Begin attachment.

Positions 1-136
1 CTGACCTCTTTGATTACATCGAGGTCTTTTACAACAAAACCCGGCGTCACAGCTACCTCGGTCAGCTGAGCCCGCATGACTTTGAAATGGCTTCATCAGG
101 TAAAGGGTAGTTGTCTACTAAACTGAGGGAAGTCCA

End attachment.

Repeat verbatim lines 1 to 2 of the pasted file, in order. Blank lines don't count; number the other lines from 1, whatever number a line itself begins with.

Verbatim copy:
Positions 1-136
1 CTGACCTCTTTGATTACATCGAGGTCTTTTACAACAAAACCCGGCGTCACAGCTACCTCGGTCAGCTGAGCCCGCATGACTTTGAAATGGCTTCATCAGG